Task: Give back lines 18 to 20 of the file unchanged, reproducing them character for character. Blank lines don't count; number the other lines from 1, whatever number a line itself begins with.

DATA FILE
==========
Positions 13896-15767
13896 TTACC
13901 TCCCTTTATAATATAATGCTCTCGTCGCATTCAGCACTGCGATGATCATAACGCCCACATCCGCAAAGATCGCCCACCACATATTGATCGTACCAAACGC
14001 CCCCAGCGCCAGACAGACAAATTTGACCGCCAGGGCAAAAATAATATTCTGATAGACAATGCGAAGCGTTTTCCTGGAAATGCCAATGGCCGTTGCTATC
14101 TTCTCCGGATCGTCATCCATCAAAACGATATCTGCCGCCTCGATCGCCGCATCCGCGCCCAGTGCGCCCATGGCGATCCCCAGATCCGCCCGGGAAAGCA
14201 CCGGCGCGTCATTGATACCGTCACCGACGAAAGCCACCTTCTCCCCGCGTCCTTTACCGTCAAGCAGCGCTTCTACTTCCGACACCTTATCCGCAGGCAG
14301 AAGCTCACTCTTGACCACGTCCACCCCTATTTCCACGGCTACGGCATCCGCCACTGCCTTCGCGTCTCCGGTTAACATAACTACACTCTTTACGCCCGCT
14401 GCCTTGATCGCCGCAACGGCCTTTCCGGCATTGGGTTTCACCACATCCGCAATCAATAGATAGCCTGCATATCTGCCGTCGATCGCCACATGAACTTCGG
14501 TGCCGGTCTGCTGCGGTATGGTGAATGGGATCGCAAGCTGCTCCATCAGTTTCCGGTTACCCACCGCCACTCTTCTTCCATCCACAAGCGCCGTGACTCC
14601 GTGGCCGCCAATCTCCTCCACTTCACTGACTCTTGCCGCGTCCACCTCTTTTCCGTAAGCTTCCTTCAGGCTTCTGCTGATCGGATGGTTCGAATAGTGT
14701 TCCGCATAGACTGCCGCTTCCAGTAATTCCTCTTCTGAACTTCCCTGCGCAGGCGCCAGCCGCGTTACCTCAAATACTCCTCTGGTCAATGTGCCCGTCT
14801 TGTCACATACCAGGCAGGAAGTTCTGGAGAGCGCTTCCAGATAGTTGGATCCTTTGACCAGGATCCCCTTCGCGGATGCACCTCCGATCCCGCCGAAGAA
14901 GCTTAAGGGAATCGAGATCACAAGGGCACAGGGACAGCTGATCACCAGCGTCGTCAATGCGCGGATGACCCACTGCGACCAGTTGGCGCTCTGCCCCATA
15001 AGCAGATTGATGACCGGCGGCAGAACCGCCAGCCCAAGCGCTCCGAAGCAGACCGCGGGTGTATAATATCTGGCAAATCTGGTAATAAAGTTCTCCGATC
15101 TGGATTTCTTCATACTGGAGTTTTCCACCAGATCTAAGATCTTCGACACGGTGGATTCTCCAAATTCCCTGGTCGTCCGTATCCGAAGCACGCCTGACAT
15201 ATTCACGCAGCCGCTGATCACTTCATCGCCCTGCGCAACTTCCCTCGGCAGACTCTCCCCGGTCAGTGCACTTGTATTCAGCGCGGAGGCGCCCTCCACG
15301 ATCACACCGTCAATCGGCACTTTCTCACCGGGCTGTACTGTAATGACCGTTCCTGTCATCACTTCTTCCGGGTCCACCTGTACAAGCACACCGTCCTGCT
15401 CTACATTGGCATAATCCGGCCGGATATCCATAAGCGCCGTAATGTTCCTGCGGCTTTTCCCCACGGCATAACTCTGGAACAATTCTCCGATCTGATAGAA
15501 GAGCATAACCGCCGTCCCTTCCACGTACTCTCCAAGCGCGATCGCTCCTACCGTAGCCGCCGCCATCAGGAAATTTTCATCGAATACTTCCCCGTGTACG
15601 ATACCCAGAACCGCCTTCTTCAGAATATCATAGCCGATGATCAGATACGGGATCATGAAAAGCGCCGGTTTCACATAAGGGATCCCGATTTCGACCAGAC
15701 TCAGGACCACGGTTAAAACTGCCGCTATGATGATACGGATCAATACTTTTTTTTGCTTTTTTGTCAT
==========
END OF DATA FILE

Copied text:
15401 CTACATTGGCATAATCCGGCCGGATATCCATAAGCGCCGTAATGTTCCTGCGGCTTTTCCCCACGGCATAACTCTGGAACAATTCTCCGATCTGATAGAA
15501 GAGCATAACCGCCGTCCCTTCCACGTACTCTCCAAGCGCGATCGCTCCTACCGTAGCCGCCGCCATCAGGAAATTTTCATCGAATACTTCCCCGTGTACG
15601 ATACCCAGAACCGCCTTCTTCAGAATATCATAGCCGATGATCAGATACGGGATCATGAAAAGCGCCGGTTTCACATAAGGGATCCCGATTTCGACCAGAC